The top echelon of young curling talent from the Pacific-Asia
region will hone their skills in the inaugural World Curling
Federation Pacific-Asia Youth Curling Camp at Naseby's
Maniototo Curling International ice rink this
Only half the rink will be used, but spectators are most
welcome to see more than 20 young men and women aged under 21
from New Zealand, Australia, Korea and Japan in action. An
officials camp will be held at the rink on December 28 and 29
before the youth camp starts on December 30 and ends on
‘‘Members of the public can come along and watch and, if they
want, even have a go at curling on the two lanes alongside
them,'' says Nelson Ede, development officer at Maniototo
The World Curling Federation has selected two top Canadian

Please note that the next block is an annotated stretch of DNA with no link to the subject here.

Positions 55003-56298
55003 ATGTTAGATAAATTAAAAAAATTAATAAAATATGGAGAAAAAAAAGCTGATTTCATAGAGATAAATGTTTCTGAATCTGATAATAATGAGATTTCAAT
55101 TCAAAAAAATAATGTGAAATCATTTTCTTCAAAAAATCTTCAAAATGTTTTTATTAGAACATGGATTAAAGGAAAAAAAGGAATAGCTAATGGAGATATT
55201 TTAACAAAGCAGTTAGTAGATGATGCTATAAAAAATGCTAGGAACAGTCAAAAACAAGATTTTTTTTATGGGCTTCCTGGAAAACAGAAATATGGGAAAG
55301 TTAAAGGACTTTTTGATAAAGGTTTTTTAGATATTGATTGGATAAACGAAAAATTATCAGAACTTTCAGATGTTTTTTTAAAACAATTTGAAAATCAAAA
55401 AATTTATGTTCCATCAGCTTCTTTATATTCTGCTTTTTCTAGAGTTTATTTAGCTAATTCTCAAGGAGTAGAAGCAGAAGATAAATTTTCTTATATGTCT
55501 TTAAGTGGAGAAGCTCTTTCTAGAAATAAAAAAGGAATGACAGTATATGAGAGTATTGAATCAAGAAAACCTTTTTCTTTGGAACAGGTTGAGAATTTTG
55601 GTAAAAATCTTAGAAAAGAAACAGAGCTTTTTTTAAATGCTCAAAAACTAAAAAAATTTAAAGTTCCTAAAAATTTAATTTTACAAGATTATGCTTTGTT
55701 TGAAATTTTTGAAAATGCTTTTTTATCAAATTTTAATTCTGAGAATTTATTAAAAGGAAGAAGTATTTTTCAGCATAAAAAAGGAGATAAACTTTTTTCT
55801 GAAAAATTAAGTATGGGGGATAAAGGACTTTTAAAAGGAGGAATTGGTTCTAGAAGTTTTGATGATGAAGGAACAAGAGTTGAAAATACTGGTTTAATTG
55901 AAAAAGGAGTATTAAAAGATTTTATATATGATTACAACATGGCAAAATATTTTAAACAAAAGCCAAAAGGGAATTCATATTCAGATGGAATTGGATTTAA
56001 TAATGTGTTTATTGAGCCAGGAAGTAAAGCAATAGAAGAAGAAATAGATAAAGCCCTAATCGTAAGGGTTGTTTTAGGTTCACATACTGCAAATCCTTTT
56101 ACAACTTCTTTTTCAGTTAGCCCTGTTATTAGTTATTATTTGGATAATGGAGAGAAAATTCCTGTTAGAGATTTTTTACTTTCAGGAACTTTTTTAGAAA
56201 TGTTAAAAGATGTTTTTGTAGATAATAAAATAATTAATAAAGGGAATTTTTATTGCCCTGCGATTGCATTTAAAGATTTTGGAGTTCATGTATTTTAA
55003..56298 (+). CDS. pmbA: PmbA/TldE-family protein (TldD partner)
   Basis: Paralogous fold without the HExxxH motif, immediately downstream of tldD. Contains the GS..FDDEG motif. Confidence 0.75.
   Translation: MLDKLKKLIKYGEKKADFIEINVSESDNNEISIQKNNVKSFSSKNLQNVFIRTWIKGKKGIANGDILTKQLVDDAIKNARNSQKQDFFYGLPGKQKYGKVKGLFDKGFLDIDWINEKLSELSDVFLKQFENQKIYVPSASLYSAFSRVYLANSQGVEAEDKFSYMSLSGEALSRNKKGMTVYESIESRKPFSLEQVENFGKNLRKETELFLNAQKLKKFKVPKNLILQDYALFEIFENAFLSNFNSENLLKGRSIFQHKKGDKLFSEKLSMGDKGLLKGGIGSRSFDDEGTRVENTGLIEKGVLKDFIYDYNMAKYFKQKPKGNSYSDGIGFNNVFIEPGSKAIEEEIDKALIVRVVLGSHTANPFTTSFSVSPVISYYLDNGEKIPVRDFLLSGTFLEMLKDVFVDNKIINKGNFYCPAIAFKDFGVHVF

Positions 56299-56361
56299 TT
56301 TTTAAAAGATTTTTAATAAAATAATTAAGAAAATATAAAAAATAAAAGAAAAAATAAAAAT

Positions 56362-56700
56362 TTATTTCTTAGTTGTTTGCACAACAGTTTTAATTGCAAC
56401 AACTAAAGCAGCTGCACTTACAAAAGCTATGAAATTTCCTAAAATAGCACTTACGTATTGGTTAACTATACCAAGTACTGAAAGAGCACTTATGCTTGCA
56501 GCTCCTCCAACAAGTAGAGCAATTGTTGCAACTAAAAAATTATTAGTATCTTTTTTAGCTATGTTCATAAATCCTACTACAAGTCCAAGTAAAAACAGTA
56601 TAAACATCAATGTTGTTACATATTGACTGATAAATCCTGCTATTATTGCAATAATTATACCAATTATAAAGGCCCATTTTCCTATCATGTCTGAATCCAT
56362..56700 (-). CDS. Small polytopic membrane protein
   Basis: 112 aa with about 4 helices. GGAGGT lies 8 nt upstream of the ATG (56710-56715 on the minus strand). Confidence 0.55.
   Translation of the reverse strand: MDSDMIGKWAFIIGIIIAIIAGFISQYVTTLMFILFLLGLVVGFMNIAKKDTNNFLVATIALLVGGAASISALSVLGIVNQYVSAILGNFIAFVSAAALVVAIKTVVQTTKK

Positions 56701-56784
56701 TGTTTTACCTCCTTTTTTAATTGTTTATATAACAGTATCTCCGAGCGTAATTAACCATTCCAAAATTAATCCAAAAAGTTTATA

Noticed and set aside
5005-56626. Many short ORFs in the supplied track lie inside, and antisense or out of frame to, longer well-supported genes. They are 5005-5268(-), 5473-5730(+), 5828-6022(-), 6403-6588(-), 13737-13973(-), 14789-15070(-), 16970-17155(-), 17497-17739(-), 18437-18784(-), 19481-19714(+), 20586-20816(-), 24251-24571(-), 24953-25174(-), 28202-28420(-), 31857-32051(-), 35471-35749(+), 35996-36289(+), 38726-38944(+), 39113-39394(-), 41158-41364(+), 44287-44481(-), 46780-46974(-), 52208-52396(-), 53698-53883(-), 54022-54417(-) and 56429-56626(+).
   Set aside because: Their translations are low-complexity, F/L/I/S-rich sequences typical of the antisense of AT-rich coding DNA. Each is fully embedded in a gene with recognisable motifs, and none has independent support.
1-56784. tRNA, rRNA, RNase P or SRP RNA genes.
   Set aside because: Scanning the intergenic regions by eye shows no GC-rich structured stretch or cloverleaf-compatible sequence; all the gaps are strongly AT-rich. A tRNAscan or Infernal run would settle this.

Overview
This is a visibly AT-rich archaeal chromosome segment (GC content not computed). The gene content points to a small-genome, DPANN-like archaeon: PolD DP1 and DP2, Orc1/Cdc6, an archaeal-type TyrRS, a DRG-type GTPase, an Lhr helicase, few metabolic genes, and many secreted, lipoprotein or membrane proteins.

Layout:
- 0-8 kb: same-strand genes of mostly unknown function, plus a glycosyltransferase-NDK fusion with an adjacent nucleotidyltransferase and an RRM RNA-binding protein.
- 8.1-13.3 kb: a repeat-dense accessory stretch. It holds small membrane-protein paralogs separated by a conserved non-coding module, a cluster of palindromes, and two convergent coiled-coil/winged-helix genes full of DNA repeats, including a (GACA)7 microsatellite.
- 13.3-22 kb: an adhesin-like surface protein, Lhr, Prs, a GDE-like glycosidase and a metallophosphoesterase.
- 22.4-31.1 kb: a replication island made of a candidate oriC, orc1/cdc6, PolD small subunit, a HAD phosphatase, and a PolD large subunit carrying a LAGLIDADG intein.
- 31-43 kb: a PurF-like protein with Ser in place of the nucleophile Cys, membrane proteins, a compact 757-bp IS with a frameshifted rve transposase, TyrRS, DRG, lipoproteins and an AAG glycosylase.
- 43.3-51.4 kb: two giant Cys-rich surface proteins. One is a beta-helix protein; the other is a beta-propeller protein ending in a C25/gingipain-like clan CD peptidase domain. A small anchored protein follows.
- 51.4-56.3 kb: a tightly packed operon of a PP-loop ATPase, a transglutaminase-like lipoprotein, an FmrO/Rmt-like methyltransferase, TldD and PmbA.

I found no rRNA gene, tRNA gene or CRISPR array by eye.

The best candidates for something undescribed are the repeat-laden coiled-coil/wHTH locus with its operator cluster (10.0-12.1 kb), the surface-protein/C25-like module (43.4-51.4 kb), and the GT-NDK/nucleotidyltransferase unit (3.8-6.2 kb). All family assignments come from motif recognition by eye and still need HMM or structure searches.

coaches plus other coaches from each represented country to
be course instructors at the youth camp.
‘‘It targets those who are actively competitive curlers and
is to develop the skills of the younger talented curlers,''
says Mr Ede.
Normally, curling youth camps are held in Europe and places
fill quickly because of the Continent's strong pool of young
Some curlers from the Pacific-Asia region have previously
attended, including New Zealand players, but have largely had
to fund their own way.
‘‘The timing (of this camp) is based around the Asian school
holidays and the availability of instructors,'' notes Mr
‘‘This is the first time we have held one for this region and
we are hoping to make it an annual event.''
The week-long camp serves as a beneficial warmup for the New
Zealand junior teams. At the end of January they will compete
in a Pacific-Asia tournament for a chance to qualify for the
World Junior Curling Championships.
The New Zealand national men's and women's teams left for
China last week with the top two teams also qualifying for
the world championships. Competing in the world championships
is a chance to earn points to qualify for the 2014 Winter
Olympic Games in Russia.